Grealish, Smalling & Tavernier: Phil Neville on what needs to happen to stop on-pitch attacks
We have reached the point where banning individual fans for going on the pitch is simply not enough of a punishment.
It cannot be a sufficient deterrent, because it keeps on happening, and my worry is that it is going to take an incident where a player is stabbed or seriously hurt before things change.
What has happened in the past few days has highlighted the size of the problem, but I actually think things have been getting worse for a while and the situation should be a major concern for the clubs and the governing bodies.
Drastic action is needed - either through points deductions or by emptying stadiums and making clubs play behind closed doors.
I also think players and managers need to make a stand.
If you look at what happened in Sunday's Birmingham derby, where a man wearing a Birmingham jacket ran on the pitch and attacked Aston Villa's Jack Grealish, he and his team-mates handled what was a horrendous incident unbelievably well.
Grealish ended up scoring the winner, but I would have totally understood if the entire Villa team had walked off and refused to carry on.
As a manager myself, I am wondering if there comes a time when you decide enough is enough and your players cannot continue in a game because they are not safe to do so.
Nobody wants to see teams walking off but I think we have to remember the safety of players is paramount in all this.
I don't want to over-dramatise things, but everyone remembers what happened to the tennis player Monica Seles, who was stabbed on court during a match in 1993.
We need to start protecting players properly because all it takes is for one of these people who get on the pitch to have a knife or other weapon and it will be a footballer who is badly hurt next time.
'I am worried about the way football is going'
I have seen many incidents this season that worry me about the way football is going, and we need to nip things in the bud before they get any worse.
In the past few months, there have been displays of racism at grounds, with a banana thrown towards Arsenal players after Pierre-Emerick Aubameyang had scored in the north London derby and derogatory chanting about the Pakistani community during the Millwall versus Everton FA Cup tie.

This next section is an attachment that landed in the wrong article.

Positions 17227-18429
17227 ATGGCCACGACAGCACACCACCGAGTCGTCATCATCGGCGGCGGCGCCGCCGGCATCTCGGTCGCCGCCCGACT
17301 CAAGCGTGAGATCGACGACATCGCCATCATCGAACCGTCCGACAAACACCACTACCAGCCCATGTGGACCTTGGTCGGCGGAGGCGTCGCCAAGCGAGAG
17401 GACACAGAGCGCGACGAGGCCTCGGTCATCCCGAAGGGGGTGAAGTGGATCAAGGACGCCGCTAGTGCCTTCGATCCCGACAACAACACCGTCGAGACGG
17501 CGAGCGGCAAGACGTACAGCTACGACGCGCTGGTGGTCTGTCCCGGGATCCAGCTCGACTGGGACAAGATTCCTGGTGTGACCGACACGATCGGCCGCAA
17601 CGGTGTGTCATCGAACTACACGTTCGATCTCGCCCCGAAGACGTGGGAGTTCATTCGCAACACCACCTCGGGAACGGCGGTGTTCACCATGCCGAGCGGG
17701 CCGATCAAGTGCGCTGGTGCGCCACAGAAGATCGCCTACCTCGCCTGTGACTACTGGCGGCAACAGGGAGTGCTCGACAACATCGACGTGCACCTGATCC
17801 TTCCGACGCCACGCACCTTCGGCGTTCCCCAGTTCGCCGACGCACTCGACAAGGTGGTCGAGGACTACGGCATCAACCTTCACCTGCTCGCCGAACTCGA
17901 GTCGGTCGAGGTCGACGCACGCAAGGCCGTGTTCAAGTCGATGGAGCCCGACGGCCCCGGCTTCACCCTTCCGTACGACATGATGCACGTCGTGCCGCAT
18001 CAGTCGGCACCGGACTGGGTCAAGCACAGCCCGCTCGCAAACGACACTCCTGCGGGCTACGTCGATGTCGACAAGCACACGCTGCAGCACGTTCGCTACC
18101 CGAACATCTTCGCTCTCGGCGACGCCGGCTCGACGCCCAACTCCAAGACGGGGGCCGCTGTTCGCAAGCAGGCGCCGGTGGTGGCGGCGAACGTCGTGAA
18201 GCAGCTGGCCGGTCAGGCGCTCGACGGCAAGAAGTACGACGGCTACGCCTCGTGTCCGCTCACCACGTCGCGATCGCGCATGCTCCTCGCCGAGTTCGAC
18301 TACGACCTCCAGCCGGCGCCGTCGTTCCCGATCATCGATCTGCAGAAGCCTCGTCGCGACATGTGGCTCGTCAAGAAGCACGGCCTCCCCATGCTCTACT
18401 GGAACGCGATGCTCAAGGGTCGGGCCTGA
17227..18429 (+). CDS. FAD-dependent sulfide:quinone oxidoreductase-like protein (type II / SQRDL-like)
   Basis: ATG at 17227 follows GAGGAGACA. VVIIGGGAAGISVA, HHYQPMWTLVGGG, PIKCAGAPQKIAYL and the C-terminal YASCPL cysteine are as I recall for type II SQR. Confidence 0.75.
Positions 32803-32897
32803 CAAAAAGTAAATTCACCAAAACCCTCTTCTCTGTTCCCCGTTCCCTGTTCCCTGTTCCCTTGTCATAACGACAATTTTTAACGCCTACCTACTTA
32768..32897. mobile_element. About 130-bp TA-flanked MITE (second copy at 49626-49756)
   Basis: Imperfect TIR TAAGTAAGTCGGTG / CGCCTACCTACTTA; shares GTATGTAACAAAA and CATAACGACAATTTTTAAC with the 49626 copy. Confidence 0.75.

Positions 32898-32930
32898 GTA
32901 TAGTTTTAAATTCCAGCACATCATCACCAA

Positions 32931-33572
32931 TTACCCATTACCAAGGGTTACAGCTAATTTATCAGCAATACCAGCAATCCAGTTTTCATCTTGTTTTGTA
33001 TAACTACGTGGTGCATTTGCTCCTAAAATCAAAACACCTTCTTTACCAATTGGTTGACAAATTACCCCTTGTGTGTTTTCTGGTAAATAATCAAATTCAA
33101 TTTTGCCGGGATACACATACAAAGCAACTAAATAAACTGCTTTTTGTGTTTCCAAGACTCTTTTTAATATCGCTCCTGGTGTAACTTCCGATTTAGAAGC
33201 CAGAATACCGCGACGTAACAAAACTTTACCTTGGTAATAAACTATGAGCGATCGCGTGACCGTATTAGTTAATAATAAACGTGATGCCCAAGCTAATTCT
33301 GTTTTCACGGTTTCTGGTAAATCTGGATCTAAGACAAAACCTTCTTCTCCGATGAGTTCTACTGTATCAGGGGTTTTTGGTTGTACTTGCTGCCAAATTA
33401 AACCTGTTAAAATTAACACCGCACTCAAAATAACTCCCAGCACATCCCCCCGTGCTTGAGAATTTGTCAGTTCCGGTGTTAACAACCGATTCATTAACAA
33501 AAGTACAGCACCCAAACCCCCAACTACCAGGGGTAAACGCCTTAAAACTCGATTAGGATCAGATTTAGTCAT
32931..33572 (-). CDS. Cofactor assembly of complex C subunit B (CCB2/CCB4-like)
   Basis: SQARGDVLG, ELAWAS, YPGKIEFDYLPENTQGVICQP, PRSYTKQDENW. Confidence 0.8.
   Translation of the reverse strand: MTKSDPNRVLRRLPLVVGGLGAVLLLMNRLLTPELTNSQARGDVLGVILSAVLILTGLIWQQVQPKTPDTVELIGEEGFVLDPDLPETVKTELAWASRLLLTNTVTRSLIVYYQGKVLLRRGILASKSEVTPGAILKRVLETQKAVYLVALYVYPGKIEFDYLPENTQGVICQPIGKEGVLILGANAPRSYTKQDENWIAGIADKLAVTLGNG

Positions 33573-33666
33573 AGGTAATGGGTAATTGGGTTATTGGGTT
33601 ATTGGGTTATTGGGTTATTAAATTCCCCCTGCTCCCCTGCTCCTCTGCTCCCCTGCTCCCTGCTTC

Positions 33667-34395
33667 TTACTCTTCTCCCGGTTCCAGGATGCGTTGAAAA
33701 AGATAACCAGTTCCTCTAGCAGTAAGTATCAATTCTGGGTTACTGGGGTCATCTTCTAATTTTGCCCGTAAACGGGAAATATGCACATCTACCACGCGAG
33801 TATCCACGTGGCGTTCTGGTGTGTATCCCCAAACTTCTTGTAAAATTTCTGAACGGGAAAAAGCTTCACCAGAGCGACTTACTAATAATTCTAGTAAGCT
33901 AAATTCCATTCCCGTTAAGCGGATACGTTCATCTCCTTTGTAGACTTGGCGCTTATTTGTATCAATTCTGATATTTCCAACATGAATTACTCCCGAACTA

Homophobic abuse is a problem too, and now we have had these attacks and confrontations from people running on to the pitch.
I think all of it is totally unacceptable but I keep hearing that it is all part and parcel of the game, or even worse that the players have brought it on themselves or should tolerate it because they get paid a lot of money, which is possibly the biggest insult of all.
It has got to stop but very little seems to be done about it, which is probably why things appear to be escalating. I am massively passionate about it because I have seen the effect it has on people's lives.
One of my players in the England women team, Karen Carney, received death threats on social media last year. It was disgusting, but that just seems to be seen as part of being a public figure these days, whether you are male or female.
People don't actually look at the root of the problem, they just say: 'Why go on social media then?'
It has now become acceptable in our society to treat people like that, and not just professional footballers either.
You are expected to just put up with it, which sickens and saddens me. We have got a lot of problems in this country at the moment, but I think that is probably one of the biggest.
'Stadiums seem the safest place in the world, until it happens to you'
If you can go on your laptop and dish out abuse and death threats and think that is OK, then it is not surprising to see it happening in our stadiums too.
As a player, you don't really quantify what is happening in incidents like the ones we saw at the weekend as you are in the zone and you are just focused on playing the game.
That is what Grealish and Manchester United defender Chris Smalling will have done on Sunday, and Rangers captain James Tavernier up in Scotland on Friday too.
They probably did not fully understand what had happened to them until they got home and watched the footage, found out their families were petrified at the time, and thought 'wow, that could have been extremely serious'.
As a player you think a football pitch is the safest place in the world, until something similar happens to you.
It happened to me when I was playing for Everton in a Merseyside derby in 2008. I was taking a throw at Anfield, and I got a punch in the back from a Liverpool fan.
As I say, at the time I thought nothing of it and I just got on with the game. It was not until I came off afterwards that I thought that jab in the back could have been something else - and he could have had a weapon in his hand.
'Time to start protecting players, especially when they are on the pitch'
That incident at Anfield was more than a decade ago, but things are a lot worse now. I think it is clear the issues I have spoken about are not just going to go away.
It is time to start protecting players, especially when they are on the pitch.
I don't want to see fences back up at football grounds as they were in the dark days of the 1980s, but there needs to be a way to control the fans and it is clear just banning one person from the stadium is not having an effect.
Everyone needs to sit down together - the game's governing bodies, the players' union, supporters' groups and the authorities - and accept things have to change.
If they don't, I am seriously worried about what will happen next.
Phil Neville was speaking to BBC Sport's Chris Bevan.